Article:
Here's a breakdown of Starbucks soy chai latte calories per order size:

  • Tall soy chai tea latte calories: 190
  • Grande soy chai latte calories: 240
  • Venti soy chai tea latte calories: 310


There are more calories in a venti chai tea latte because it's the biggest size offering.


To keep calories low, you can make a soy chai tea latte at home using 8 ounces of unsweetened soymilk, which has only 80 calories. Heat your soymilk in the microwave or on the stovetop and steep a chai tea bag in the warm milk for a few minutes.

If you use dairy milk, adding a half cup of non-fat milk and half a tablespoon of honey to your tea will result in a drink of just 75 calories.

Matcha Tea

Matcha is a highly concentrated source of catechins, which are the antioxidants responsible for most of the health benefits associated with green tea. If you're looking to get more antioxidants without taking in more calories, you're probably better off sticking with homemade matcha as there's a very minimal number of calories in matcha powder.


There are 7 calories in 1 tsp matcha powder, according to the USDA.


Many of the matcha-based beverages available in coffee shops are high in calories and sugar. The grande Matcha Green Tea Latte at Starbucks has 190 calories; some of the Starbucks matcha powder calories come from sugar, as the powder contains a bit of added sugar for sweetness.

Adding Milk and/or Sugar

There are zero calories in one cup of tea, but that changes once you add sugar and/or milk.

There are 11 calories in tea with sugar, if you add a one-serving packet (3 g) of sugar to your cup; you'll also get 2.8 g (1% DV) of carbohydrates and 2.8 g of sugar (6% DV), per the USDA.

There are about 48 calories in tea with milk and sugar if you use 2 oz. of whole milk and one packet of sugar.


While it's true that tea supports your health, sugar and other extras can offset its benefits. If you're not a fan of plain tea, consider adding lemon, cinnamon, vanilla essence or stevia. Better yet, check out our Pomegranate Iced Tea recipe for inspiration.

Herbal Teas

Unlike black, oolong, white and green teas, herbal teas do not come from the Camellia sinensis plant. Instead, they're made from brewing roots, flowers and leaves of other plants (think: peppermint, chamomile and more), according to the Academy of Nutrition and Dietetics.

Nearly all herbal teas do not contain caffeine, and yerba mate is an exception.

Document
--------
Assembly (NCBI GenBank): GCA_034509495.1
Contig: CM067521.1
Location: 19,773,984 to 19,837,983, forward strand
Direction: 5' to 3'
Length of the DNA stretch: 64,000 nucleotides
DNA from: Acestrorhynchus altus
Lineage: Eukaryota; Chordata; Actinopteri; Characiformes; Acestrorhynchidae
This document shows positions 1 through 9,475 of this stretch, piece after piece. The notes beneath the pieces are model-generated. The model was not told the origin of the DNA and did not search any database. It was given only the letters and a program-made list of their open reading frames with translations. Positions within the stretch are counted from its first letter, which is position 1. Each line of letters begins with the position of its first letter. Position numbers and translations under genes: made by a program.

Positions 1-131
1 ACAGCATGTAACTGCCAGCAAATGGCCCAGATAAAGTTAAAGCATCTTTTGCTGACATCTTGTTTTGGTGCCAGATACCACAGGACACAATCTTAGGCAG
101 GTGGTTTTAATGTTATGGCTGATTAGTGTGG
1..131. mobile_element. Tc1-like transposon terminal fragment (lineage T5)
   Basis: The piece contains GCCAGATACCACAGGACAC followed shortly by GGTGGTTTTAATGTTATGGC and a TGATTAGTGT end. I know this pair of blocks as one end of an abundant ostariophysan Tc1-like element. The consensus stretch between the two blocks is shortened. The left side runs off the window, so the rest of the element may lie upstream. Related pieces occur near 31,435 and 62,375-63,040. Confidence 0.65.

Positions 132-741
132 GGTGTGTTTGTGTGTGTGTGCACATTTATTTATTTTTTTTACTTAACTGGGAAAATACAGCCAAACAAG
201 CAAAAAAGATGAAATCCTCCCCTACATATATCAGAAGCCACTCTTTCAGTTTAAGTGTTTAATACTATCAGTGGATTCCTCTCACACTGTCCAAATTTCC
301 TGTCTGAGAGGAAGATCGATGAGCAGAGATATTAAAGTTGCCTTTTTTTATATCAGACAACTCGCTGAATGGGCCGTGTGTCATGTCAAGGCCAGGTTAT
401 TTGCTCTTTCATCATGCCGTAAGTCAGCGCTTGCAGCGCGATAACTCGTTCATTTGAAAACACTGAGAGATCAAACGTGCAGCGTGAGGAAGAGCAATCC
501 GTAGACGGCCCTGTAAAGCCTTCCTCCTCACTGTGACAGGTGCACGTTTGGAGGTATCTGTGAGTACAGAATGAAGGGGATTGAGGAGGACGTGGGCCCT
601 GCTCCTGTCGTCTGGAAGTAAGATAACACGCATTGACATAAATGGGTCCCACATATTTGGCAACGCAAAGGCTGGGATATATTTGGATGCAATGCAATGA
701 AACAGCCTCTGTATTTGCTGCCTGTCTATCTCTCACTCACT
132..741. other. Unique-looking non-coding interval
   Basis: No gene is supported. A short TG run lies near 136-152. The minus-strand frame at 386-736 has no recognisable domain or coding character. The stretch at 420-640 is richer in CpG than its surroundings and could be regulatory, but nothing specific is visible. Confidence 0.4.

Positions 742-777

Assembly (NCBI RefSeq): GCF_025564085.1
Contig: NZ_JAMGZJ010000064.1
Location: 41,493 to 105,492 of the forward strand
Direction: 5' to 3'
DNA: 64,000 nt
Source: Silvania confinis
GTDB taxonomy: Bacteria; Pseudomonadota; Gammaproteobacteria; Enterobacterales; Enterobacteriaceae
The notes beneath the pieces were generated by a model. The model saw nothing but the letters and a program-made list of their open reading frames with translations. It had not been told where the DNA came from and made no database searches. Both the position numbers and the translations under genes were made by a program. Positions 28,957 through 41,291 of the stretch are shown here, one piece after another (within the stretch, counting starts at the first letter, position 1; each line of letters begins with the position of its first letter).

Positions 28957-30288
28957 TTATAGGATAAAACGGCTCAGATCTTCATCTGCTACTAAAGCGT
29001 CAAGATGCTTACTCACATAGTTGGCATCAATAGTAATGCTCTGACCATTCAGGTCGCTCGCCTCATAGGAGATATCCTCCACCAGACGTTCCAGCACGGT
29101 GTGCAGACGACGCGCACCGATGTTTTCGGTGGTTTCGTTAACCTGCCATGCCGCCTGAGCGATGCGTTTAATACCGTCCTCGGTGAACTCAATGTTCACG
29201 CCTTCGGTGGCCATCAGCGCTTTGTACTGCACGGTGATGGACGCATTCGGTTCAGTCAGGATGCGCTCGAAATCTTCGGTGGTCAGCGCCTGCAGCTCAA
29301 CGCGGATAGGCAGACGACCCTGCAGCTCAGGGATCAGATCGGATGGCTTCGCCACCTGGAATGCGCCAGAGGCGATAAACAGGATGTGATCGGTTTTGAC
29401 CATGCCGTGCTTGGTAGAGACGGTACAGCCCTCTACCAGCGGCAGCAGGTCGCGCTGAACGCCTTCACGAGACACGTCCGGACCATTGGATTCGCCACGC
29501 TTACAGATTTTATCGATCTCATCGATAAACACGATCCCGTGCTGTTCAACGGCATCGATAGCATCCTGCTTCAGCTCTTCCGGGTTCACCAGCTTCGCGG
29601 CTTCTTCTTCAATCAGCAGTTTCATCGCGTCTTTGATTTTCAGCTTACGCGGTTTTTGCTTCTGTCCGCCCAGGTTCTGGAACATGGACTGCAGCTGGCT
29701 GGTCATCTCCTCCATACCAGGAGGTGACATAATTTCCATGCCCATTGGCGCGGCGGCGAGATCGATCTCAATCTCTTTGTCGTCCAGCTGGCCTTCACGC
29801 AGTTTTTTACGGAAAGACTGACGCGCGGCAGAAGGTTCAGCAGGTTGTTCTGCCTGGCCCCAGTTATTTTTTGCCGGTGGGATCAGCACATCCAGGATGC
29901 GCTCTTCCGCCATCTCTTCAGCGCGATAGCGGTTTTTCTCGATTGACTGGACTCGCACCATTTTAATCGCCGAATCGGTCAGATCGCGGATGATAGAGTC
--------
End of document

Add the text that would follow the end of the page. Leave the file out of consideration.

Yerba Mate

Yerba mate tea is an herbal tea made from the Ilex paraguariensis plant. Yerba mate tea has no calories, per the USDA, but note that because it has a bitter taste, sugar is often added.

Yerba mate tea has nearly as much caffeine in a cup as coffee, per a frequently cited October 2007 review in the Journal of Food Science.

Chamomile Tea

In ancient times, chamomile tea, which is brewed using the plant's flowers, was used medicinally, according to the National Center for Complementary and Integrative Health (NCCIH). There are two types of this plant: German chamomile and Roman chamomile, per the NCCIH.


More research is needed into the health effects of chamomile, per the NCCIH. It's often thought to help with stress and improve sleep, according to Penn Medicine. While there are rarely side effects associated with this tea, an allergic reaction is more common if you have allergies to plants such as ragweed, chrysanthemums, marigolds or daisies, per the NCCIH. As with many herbal teas, there's a lack of data regarding if chamomile tea is safe to drink during pregnancy or while breastfeeding, per the American Pregnancy Association.

Chamomile can potentially be helpful for people with asthma, per the Ohio State University College of Medicine, but it can also be harmful, per Mount Sinai. Consult your doctor if you have questions or concerns.

Take a look at the calories and nutrition facts for an 8-ounce cup of chamomile tea, according to the USDA:

  • Calories:​ 2
  • Total Fat:​ 0 g, 0% DV
  • Cholesterol:​ 0 mg, 0% DV
  • Sodium:​ 0 mg, 0% DV
  • Total Carbohydrates:​ 0 g, 0% DV
    • Dietary fiber:​ 0 g, 0% DV
    • Sugar:​ 0 g
  • Protein:​ 0 g, 0% DV
  • Iron​: 0.2 mg, 1% DV
  • Calcium​ 4.7 mg, 0% DV
  • Potassium:​ 21.3 mg, 0% DV

Chamomile tea does not have caffeine.

Tea Type

Calories (per 8 oz. cup)